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Red Mountain Grill

Throwing mud.

Even with mud season well under way in Summit County, the small smoking patio in front of Red Mountain Grill (703 East Anemone Trail in Dillon) still sports a snow shovel and other all-weather tools. Through scratched sunglass lenses, I squint at this peculiarity in the early evening sun, run my index finger along freshly chapped, sunburned lips, and prepare myself to be in public. I'm finding this no easy task, having spent the past four hours at the A-Basin beach pounding PBR cans and fourteen-ounce plastic mugs of Wolf Rock and Dillon Dam beer as part of the seventh annual Festival of the Brewpubs. With Maggie behind the wheel as afternoon DD, I whiled away the short drive from there to here watching snowy peaks and rocky foothills blur by through the passenger window and wondering how anyone drives drunk. Now, as I rip through a second butt and steady myself for an evening of gratuitous drinking, I wonder how I'll ever stay conscious for the next three or four hours.

My ominous attitude spurs mostly from the knowledge that, thanks to two close friends behind the bar (whose names have been omitted here to protect their guilt), I won't be swilling myself into penury. In fact, I won't be paying a red-mountain penny, except maybe for food. Our farcical foray into free drinking begins (how else?) with shots of Patron Silver and pints of Molson Canadian, and just like that, my foreboding disappears in a beat of salt and squeeze of lime.

This cadence — shot-pint-pint, shot-pint-pint — continues through fits of hysterical laughter (such as when Chuck drops a seasoned chip's worth of spinach-artichoke dip into his beer and slurps it out with no hesitation), bizarre smoke-break conversations (with a dreadlocked guy who tells me, in the same breath, about the lines he just blew off a CD case and his newfound appreciation for Sunday-morning church services) and an especially mouthy moment or two on my part after a round of Irish Car Bombs. By way of illustration:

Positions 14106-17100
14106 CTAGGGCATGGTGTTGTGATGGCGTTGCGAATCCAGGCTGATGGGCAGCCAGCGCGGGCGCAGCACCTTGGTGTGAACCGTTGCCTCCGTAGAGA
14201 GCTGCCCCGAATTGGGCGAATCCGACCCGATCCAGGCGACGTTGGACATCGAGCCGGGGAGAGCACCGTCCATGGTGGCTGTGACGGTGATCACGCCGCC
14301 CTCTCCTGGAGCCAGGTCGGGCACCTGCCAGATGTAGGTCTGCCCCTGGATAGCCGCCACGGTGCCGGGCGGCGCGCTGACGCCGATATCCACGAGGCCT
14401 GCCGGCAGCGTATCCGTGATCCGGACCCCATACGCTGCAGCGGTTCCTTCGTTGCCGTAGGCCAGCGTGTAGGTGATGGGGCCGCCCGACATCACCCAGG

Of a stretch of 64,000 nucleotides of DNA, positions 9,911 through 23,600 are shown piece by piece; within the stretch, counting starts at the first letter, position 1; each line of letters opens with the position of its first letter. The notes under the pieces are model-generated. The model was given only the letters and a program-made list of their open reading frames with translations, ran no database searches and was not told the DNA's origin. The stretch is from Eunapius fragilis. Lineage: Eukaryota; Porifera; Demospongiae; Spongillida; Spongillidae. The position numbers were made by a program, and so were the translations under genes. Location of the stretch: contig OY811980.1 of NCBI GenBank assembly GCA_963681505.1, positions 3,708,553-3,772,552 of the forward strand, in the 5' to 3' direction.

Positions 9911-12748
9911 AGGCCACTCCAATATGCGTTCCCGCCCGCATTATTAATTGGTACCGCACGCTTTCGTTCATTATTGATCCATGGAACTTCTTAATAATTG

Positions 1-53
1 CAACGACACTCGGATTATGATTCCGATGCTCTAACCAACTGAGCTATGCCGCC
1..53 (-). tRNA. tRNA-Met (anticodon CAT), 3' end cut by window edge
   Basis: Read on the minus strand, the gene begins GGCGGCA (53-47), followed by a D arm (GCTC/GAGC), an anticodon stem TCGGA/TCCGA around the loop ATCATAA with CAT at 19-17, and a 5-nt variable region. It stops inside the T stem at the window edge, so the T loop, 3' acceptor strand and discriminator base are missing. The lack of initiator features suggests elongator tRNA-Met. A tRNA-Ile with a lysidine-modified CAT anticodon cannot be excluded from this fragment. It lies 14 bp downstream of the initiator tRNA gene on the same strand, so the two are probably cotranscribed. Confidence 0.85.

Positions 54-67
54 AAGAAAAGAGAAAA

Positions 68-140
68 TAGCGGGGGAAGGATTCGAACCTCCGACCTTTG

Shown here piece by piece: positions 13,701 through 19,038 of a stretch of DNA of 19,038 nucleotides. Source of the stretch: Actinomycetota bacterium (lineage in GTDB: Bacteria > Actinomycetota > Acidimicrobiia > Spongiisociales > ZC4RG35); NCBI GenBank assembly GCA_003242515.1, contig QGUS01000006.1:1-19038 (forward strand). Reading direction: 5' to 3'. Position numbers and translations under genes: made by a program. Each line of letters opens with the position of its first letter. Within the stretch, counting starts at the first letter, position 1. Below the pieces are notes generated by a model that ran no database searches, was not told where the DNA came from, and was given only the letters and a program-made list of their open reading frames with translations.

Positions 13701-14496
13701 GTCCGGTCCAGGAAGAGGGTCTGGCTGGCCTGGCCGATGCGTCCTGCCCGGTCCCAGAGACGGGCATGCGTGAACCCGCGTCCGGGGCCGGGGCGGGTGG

When the bartender helps himself to our bowls of buffalo and basian wings: "Hey, (name withheld), if you take any breaks between eating our appetizers, could I get another Molson?"

When the server sneaks a chip with dip on her way past our table: "This better not show up on our tab that doesn't exist!"

And when one out of seven or eight rounds of beers doesn't arrive before the previous one is finished: "This waitstaff has absolutely no regard for the freeloading table of friends not paying for anything."

My last comment earns me an earnest glance or two of annoyance, so I excuse myself and dodder out the front door for a solo cigarette. According to my memory — which, without a witness or notepad, reflects as accurate a reality as I can attest to — I immediately teleport back to the table without ever stepping foot outside. I then sit in silence for two minutes or hours and goggle at the host of wicker lamp-basket things and spiky metal star votives hanging above the flat-screen TVs throughout the bar area. I then go to the bathroom, where a massive, puffy-cheeked, open-lipped stone mask watches me pee and creeps me out so much that I zip up without finishing. I then pull twenties from my wallet like tissues from a box of Kleenex and hand them over for a tip (so much for free, eh?).

Then, after another bout of teleporting, I'm ashing on myself in the back seat of a beat-up black Pathfinder cruising along Dillon Dam Road, watching snowy peaks and city lights blur by through scratched sunglass lenses.

And wondering why I'm wearing sunglasses.

 
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